As soon as the state government decided to designate all of Melbourne’s historic strip shopping centres as Activity Centres, it was immediately apparent that it would take serious work to reconcile the conservation of these centres’ historic buildings with the policies for intense development attached to Activity Centres.

So after a number of false starts involving the preparation of structure plans which proved to be ineffective, the Council is now to be respected for undertaking the detailed lot-by-lot examination required to identify and protect the heritage fabric and to identify areas that can accommodate more intensive development. 

The amount of detail in the data gathered for this project is exemplary, as are the quality of the graphics that displays them.

With all this information to hand, one could reasonably expect that the first task would be to identify the key heritage precincts and declare these as minimum change areas, while encouraging new development to locate in the larger post-industrial sites.

The heritage minimum change areas should then be managed like other Heritage Overlay areas, where demolition of significant and contributory buildings is discouraged and new development is permitted but only of a mass and scale that does not compromise the significance of the heritage place.

The Yarra Planning Scheme’s Guidelines for Sites subject to the Heritage Overlay at Clause 22.02 have provisions that discourage demolition and control the visibility of extensions and additions. To quote part of sub-clause 22.02-5.1 :

Generally discourage the demolition of part of an individually significant or contributory building or removal of contributory elements unless: Generally discourage the demolition of part of an individually significant or contributory building or removal of contributory elements unless: 

  • That part of the heritage place has been changed beyond recognition of its original or subsequent contributory character(s). 
  • For a contributory building:
    • that part is not visible from the street frontage (other than a laneway), abutting park or public open space, and the main building form including roof form is maintained; (our emphasis) or 
    • the removal of the part would not adversely affect the contribution of the building to the heritage place. 

And for new development, alterations and additions, sub-clause 22.02-5.7 provides the following general guidance:

And for new development, alterations and additions, sub-clause 22.02-5.7 provides the following general guidance:And for new development, alterations and additions, sub-clause 22.02-5.7 provides the following general guidance:

Encourage the design of new development and alterations and additions to a heritage place or a contributory element to a heritage place to: 

  • Respect the pattern, rhythm, orientation to the street, spatial characteristics, fenestration, roof form, materials and heritage character of the surrounding historic streetscape.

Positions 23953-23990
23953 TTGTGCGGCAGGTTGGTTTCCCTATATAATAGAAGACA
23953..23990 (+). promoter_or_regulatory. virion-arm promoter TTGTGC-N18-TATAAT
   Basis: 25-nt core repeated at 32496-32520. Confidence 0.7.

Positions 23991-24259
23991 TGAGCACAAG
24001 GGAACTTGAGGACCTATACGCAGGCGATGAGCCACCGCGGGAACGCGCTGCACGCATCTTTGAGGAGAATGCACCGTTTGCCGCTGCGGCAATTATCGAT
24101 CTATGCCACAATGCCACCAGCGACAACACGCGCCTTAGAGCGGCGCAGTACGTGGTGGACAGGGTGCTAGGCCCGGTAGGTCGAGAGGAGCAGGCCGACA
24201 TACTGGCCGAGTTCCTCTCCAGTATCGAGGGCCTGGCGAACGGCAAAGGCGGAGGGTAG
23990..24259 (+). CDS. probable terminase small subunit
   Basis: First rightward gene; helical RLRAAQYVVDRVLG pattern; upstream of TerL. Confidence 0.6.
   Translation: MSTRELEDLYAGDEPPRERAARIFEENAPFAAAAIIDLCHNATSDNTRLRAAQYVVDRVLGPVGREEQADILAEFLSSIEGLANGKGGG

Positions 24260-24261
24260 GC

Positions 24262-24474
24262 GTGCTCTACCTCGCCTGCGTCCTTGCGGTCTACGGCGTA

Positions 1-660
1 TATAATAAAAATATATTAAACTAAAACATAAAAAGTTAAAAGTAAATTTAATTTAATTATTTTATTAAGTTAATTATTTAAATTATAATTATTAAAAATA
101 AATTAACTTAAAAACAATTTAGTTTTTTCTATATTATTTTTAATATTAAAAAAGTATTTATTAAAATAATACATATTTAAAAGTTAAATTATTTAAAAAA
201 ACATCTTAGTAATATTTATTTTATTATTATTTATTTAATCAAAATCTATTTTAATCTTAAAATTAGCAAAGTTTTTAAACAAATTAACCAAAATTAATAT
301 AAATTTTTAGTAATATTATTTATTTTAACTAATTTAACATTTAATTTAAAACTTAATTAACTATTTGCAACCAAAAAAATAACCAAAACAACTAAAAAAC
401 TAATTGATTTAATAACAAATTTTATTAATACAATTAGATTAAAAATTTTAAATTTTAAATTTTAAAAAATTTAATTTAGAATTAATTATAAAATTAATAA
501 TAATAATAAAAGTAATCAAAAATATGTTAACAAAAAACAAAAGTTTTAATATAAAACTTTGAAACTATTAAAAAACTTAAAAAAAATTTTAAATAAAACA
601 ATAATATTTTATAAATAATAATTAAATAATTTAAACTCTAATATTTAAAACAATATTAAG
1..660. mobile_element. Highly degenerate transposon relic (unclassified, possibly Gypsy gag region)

• Be articulated and massed to correspond with the prevailing building form of the heritage place or contributory elements to the heritage place. o Be visually recessive and not dominate the heritage place.
  • Be distinguishable from the original historic fabric.
  • Not remove, cover, damage or change original historic fabric.
  • Not obscure views of principle façades.
  • Consider the architectural integrity and context of the heritage place or contributory element. 

Many other councils also have heritage guidelines for Heritage Overlay areas that have successfully maintained the most significant parts of contributory buildings but often allowed up to two-story extensions to the rear, where these are not too visible from the street or other public areas. Usually this involves retaining the principal roof of the dwelling, its chimneys, and normally at least the front two rooms. This is also the approach taken by Heritage Victoria’s model guidelines for various residential types of setting. Incidentally these guidelines also discuss facadism:

A facade is an exterior wall to a building or structure. Buildings are conceived in three dimensions. For a building to continue to be a Contributory Element, it should normally be retained in its original three dimensional Form. Inadequate retention of fabric can result in Facadism and should be avoided. 

Heritage conservation should not be set aside simply because a building has a retail use on the ground floor. Indeed the built-form typology of a row of Victorian shops is little different to a row of Victorian terrace houses, where these types of guidelines have been successfully applied.

3. The Approach taken by DDO 16

The approach taken for this DDO is quite different from a heritage conservation approach. The starting point seems to be to establish the ‘street wall’ height of 11 meters, which will allow infill development to accommodate one commercial and two residential floors in a height limit not much greater than a Victorian two story shop with parapet.